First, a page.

- Watch how you ask for help—and steer clear of the cycle of guilt and anger.
- Avoid making your siblings feel guilty. Yes, really. Guilt makes people uncomfortable and defensive. They might get angry, minimize or criticize what you are doing, or avoid you. That is likely to make you angry and then you will try harder to make them feel guilty. They will attack back or withdraw even more. And round and round you go.
- Sometimes your siblings will criticize you because they are genuinely concerned about your parents. Try to listen to these concerns without judgment and consider whether it is useful feedback. At the same time, be bold by asking for appreciation for all that you are doing—and remember to say thanks back when someone is helpful.
- Be careful of your tone and language when you request something. It’s not always easy to hear the way we sound to others. You might think you are asking for help in a nice way, but if you’re angry, that’s the tone your siblings will hear. And they’re likely to react in unhelpful ways.
- Get help from a professional outside the family. Families have long, complicated histories, and during this very emotional passage, it is often hard to communicate with each other without overreacting, misinterpreting or fighting old battles. Even the healthiest families can sometimes use the help of an objective professional. People like family therapists, social workers, geriatric care managers, physicians or clergy can help siblings establish what is real about a parent’s health and needs in order to help distribute responsibilities more equitably. In family meetings, they can help you stay focused on the topic at hand and help you avoid bringing up old arguments.
- Steer clear of power struggles over your parent’s assignment of legal powers. Whether or not you have been given your parent’s legal powers over finances or health, you need to remember that it is your parent who has made these decisions. If you have your mom’s or dad’s power of attorney, be sure to keep detailed records and send your siblings statements about how you have spent Mom’s money. This may seem like a lot of extra work, but record-keeping is required by law, and being open will reduce distrust or distortion—and lawsuits. If a sibling has been given legal power, try to accept your parent’s decision and don’t take it as a personal attack on you. Do your best to work with the sibling who has the authority by presenting expenses and bills in black and white. If the sibling who has the purse strings doesn’t cooperate, then bring in a professional to explain your parent’s needs and to mediate. If you are concerned about manipulation, a changed will or undue influence, contact your local Adult Protective Services.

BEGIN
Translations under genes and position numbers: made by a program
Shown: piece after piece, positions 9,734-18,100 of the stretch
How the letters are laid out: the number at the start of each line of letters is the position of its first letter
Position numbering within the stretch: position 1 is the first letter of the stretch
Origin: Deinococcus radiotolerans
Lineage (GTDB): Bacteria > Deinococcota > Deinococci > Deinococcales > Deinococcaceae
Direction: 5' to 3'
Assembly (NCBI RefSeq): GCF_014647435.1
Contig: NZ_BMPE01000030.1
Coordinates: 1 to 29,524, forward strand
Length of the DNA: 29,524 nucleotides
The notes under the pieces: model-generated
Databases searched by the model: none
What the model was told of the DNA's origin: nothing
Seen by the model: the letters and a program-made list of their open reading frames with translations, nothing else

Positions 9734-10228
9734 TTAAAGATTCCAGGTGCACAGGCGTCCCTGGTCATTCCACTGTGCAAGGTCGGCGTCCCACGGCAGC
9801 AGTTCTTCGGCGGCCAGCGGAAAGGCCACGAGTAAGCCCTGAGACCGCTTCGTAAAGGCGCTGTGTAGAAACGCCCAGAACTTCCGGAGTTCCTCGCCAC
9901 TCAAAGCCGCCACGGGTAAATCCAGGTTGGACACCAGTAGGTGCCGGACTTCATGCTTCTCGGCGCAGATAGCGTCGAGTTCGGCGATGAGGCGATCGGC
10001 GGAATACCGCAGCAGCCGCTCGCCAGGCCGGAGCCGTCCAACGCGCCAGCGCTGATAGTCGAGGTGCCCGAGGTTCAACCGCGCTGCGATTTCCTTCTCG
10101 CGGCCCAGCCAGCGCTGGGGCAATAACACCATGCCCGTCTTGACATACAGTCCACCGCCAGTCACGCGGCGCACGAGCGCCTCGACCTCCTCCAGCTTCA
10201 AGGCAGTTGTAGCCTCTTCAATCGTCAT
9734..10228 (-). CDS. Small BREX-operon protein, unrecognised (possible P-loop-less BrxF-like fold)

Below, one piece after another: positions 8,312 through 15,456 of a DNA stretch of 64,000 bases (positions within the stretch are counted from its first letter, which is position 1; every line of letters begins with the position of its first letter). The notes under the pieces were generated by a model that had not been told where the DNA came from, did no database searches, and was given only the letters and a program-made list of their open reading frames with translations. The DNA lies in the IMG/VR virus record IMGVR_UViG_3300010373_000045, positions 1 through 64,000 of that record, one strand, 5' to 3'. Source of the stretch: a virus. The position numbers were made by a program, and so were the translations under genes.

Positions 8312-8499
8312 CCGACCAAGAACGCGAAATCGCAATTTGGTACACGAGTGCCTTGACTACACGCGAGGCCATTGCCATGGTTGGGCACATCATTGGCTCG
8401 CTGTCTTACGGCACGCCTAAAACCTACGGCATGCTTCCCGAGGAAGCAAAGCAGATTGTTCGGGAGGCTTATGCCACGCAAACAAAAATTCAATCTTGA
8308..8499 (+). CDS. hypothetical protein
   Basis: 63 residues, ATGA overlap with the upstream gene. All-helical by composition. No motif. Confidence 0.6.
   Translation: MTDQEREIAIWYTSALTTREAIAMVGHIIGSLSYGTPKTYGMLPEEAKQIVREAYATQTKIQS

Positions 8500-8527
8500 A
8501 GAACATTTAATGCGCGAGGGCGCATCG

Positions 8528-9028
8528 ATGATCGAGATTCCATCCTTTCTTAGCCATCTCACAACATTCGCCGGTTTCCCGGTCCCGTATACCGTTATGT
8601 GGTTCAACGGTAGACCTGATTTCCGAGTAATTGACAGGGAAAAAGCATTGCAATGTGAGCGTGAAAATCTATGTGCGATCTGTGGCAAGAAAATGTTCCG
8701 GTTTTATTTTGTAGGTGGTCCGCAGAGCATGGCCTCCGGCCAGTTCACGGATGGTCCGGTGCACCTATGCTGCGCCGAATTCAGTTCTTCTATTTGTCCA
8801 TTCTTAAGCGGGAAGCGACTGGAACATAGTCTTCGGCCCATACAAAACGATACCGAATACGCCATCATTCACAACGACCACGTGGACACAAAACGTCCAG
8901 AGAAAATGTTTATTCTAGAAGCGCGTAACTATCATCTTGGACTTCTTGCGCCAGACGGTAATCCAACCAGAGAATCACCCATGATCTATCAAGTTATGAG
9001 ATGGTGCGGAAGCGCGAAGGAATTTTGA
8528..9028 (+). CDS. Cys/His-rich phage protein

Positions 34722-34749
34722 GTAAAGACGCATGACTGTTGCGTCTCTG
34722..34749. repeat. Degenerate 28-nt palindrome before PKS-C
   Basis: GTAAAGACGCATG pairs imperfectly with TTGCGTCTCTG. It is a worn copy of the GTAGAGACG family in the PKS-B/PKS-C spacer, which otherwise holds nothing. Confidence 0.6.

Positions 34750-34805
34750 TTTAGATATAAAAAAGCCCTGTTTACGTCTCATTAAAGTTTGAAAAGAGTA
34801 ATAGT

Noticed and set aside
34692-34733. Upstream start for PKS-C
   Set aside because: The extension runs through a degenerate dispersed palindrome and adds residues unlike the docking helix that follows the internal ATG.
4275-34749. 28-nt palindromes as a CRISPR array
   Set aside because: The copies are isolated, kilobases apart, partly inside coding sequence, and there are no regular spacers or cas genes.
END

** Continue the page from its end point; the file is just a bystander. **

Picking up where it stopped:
- Don’t let inheritance disputes tear your family apart. If you feel wronged by the way your parents have divided their money and property, it’s natural to be upset, especially when you are grieving. You may feel that you deserve more because you have cared for your parents. If that’s what you feel, you need to discuss this with your parents while they are alive and can make these decisions. If you suspect foul play by another sibling then this is the time to consult an attorney or Adult Protective Services.
Yet, research shows that most parents feel a need to leave their estates equally as a sign of their equal love for all their children. When they divide things unequally, it’s often because they are worried that a particular child will be in greater need. Whatever their reasons, remember that it was your parents, not your siblings, who decided this. Think hard before you take your anger or disappointment out on your siblings. They are what remains of your original family, and for most people, this relationship becomes more important after parents die.
Let us know how these tips work for you. Do you have other suggestions to add that have worked well for your family?
— Leah Eskenazi, MSW, Director of Operations and Planning, Family Caregiver Alliance